A judge denied the request that the bond be lowered in the triple-fatal wrong-way crash on I-85 last Sunday, July 19.
Roger Smith Jr. and Wade Smith appeared on behalf of 20-year-old Chandler Michael Kania in Orange County Court, on Monday, to appeal to Judge Charles Anderson for a lower bond.
“The plan would be for him to go home to his family in Asheboro, where he has the support there,” Roger Smith says. “Any other conditions that you want to impose on him, which I know you did on last Thursday, curfew, electronic house arrest…a continuing alcohol monitoring device; any of those are just fine.
“But I certainly hope you would consider reducing the bond from where it currently sits, and I would suggest to the court – I hope it’s ok – that you would set a bond at $250,000.”
Anderson denied the request, leaving the bond as it was originally set at $1 million, as Kania’s mother cried from her seat in the courtroom.
Kania is charged with three counts of second-degree murder among a litany of other charges related to the crash. He is accused of drunkenly driving the wrong way on Interstate 85 for nearly six miles before crashing head on into another vehicle, killing three of the four passengers.
Search warrants released on Monday show investigators believe Kania used a fake ID to drink alcohol at La Residence and He’s Not Here.
In arguing for a bond reduction, Smith touted Kania’s past – including serving as Student Body President at Asheboro High School and his lack of a criminal history.
But Assistant District Attorney Jeff Nieman put forward the state still considered Kania a danger to himself and others, as well as a flight risk – even though Kania has surrendered his passport.
“I concede there’s not a history of flight,” Nieman says. “But as I said on Thursday, those who would say he has no reason to flee would have also said there’s no reason to believe that he would have been operating a motor vehicle impaired by alcohol and killing three people last Sunday morning.”
Nieman adds he considers the state’s case to be very strong and Kania could face up to 65 years in prison if convicted on all charges.
Kania was not present in the courtroom Monday as he recovers from surgery on a broken right ankle, broken left foot, and broken left arm.
Nine-year-old Jahnia King is the lone survivor of the car struck by Kania’s 2005 Jeep Wrangler; she suffered two broken bones in the lower left leg and a broken right collarbone, according to Nieman’s statement last Thursday.
49-year-old Felicia Harris, 46-year-old Darlene McGee, and six-year-old Jahnice Baird were all killed in the crash.
Bakojo Oguntola is McGee’s cousin. He spoke after the hearing.
“I’m happy that the judge decided to hold the bond where it is,” he says. “It’s quite evident that the guy is guilty of the charges.”
But Oguntola adds his family doesn’t hold any malice in their hearts toward Kania or his family.
“He’s a victim as well, but like I said earlier, he’s a victim of his choices,” Oguntola says. “He’s a victim of the choices that he made. And he’s a murderer. A drunk driver.
“And we’ve seen this scenario so many times in this country. He’s a drunk driver. Whether he’s 20, 30, 40, or 50, it still comes out to be the same thing.”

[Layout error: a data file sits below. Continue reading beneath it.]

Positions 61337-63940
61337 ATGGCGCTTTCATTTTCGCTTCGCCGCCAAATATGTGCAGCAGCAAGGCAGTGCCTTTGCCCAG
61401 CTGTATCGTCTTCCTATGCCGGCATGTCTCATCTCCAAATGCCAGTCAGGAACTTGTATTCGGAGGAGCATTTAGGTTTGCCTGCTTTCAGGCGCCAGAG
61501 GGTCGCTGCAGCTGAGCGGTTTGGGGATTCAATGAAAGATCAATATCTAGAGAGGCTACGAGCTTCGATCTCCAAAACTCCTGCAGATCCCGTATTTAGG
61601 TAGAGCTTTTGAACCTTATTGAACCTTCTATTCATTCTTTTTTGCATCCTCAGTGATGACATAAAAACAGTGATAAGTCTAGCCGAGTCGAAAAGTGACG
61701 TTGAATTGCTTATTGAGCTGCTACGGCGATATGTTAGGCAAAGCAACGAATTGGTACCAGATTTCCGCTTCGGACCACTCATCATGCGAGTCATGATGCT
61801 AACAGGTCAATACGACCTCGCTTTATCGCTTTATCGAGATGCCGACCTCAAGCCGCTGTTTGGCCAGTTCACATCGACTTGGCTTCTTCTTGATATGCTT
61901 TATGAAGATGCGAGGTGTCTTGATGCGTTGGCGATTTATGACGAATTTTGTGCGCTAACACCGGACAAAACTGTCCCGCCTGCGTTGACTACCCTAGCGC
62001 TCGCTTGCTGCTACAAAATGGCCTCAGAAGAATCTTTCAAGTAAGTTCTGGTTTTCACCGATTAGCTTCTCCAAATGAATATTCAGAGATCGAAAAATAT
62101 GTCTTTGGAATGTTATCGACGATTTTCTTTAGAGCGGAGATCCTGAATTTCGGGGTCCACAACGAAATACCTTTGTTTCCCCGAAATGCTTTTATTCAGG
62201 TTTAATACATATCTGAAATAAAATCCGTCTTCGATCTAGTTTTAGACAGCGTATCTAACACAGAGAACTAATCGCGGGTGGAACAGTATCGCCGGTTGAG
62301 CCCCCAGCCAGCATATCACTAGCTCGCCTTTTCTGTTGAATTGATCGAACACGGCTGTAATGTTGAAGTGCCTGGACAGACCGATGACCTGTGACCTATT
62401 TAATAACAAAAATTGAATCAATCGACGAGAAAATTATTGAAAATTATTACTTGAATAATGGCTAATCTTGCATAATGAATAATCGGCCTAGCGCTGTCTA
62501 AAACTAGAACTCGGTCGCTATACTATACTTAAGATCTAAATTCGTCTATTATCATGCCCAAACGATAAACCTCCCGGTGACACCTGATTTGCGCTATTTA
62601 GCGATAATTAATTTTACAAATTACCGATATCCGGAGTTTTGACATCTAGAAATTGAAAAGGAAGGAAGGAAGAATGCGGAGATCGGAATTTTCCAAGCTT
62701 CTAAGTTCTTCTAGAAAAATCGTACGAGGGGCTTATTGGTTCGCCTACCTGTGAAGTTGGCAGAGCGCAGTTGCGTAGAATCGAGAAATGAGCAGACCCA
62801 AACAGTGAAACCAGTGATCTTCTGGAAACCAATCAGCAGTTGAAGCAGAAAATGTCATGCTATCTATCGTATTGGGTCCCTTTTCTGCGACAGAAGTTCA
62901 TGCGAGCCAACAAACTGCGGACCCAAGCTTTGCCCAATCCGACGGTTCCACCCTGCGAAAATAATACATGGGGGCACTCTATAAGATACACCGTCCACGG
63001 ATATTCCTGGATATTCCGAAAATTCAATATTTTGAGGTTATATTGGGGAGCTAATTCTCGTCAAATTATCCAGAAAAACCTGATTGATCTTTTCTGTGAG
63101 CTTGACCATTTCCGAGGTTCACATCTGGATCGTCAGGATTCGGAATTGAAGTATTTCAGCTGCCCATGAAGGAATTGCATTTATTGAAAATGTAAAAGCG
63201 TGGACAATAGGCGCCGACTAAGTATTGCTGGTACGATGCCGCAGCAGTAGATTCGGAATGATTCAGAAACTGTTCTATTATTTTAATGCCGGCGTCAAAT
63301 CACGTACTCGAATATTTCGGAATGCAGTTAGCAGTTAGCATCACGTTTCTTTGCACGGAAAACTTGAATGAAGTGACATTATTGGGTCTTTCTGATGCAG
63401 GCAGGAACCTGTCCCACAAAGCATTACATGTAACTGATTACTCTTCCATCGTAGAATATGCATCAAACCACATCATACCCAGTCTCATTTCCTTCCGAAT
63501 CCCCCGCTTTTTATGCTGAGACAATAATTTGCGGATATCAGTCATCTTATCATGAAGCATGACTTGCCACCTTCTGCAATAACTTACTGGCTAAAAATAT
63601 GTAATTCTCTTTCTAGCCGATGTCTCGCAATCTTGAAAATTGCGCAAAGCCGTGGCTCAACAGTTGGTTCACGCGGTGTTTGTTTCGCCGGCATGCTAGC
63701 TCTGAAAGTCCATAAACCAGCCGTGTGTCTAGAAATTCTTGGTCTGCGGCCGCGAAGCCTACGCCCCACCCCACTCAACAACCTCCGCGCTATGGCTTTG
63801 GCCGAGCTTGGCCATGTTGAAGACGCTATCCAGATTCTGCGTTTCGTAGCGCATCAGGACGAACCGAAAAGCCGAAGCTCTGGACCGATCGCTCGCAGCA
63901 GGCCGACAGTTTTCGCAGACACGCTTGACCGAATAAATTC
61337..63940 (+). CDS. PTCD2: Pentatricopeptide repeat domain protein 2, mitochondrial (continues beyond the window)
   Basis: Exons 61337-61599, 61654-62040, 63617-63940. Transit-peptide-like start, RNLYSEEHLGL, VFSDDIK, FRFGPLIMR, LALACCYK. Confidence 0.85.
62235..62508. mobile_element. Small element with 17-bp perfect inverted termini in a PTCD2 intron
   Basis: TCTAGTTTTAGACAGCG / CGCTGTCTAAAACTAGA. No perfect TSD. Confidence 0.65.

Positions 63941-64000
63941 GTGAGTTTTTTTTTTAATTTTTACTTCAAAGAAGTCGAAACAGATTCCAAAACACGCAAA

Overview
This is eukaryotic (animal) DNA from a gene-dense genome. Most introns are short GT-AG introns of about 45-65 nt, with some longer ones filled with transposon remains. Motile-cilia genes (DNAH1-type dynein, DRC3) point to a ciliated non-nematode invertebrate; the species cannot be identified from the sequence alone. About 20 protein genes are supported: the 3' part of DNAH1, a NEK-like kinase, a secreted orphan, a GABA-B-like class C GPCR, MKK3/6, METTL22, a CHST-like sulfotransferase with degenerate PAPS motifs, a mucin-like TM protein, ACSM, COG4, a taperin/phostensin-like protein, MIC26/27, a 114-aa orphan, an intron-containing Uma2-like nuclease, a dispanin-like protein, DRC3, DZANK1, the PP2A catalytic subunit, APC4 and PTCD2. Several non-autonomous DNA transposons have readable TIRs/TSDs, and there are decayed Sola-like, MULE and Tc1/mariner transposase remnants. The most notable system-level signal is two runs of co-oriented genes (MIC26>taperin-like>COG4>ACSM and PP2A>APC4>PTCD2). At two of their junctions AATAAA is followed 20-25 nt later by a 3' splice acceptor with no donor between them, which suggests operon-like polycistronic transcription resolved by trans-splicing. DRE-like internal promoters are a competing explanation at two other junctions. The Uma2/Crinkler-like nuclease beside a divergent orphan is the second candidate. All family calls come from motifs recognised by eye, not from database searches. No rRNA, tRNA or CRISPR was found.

Oguntola says he is at the hearing to fight for justice for those killed.
“There’s no mystery that privileged people have a way of pushing things under the rug,” he says. “And there has to be accountability.
“And we choose to be here to make sure that we have an eye on the situation; that in case family have an opportunity to speak up, then our voices can be heard – because Darlene’s voice cannot be heard. But we can speak on her behalf.”
He adds the family is still in mourning and they will keep Kania’s relatives in their thoughts.
“My heart goes out to his family, to his mother, and his father, his siblings, because they’re suffering a loss as well,” he says. “But it doesn’t negate the loss that we’re dealing with. It doesn’t negate the six-year-old. It doesn’t negate Darlene.
“Darlene doesn’t have a criminal record. Darlene worked two jobs. She was just a good person.”
Anderson said, during the initial appearance last Thursday, the case involved unimaginable horror. He followed up that statement, on Monday, with more questions about what we should be doing as a society to prevent these losses in the future.
“It begs the question, ‘What are we doing wrong in this world?’” he asks. “On college campuses all over the state and all over the country, we’re not better preparing our most privileged, intelligent, entitled children on how to handle alcohol.”
Anderson did say he was open to reducing the bond if the attorneys agreed for Kania to attend a rehab facility upon his release.
Kania’s next court appearance is set for August 10.http://chapelboro.com/news/crime/bond-stays-at-1-million-in-triple-fatal-crash/
Team USA – featuring five current or former Tar Heels – won gold in women’s field hockey on Friday at the Pan American Games in Toronto, beating Argentina 2-1 in the final.
That’s Team USA’s second straight Pan Am Games title; they also beat Argentina in the final in 2011.
Team USA’s roster includes rising Carolina senior Emily Wold plus former Tar Heels Jackie Briggs, Rachel Dawson, Katelyn Falgowski and Kelsey Kolojejchick. Goalkeeper Briggs was key to America’s win on Friday, making several big saves along the way.
Another former Tar Heel, Caitlin Van Sickle, was on the roster as an alternate.http://chapelboro.com/sports/unc-sports/current-former-tar-heels-claim-gold-with-usa-field-hockey/
Former North Carolina Governor Jim Martin now says he misspoke about the UNC scandal when he told trustees: “This was not an athletic scandal. It was an academic scandal, which is worse; but an isolated one.”
These revelations were put forward in a new book slated for an October release that was previewed by the News & Observer of Raleigh.
Martin delivered the now-in-question comments nearly three years ago after a four-month investigation into academic irregularities stemming from the African and Afro-American Studies Department.
In the new book, “Catalyst: Jim Martin and the Rise of North Carolina Republicans,” Martin says, “I could have said, ‘Not only is it an extraordinary athletic scandal, but it is also an incredibly damaging academic scandal.’”
Martin’s investigation found that the so-called “paper classes” dated back into the 1990’s. But more information was found during the UNC-commissioned Wainstein Report that was released in 2014.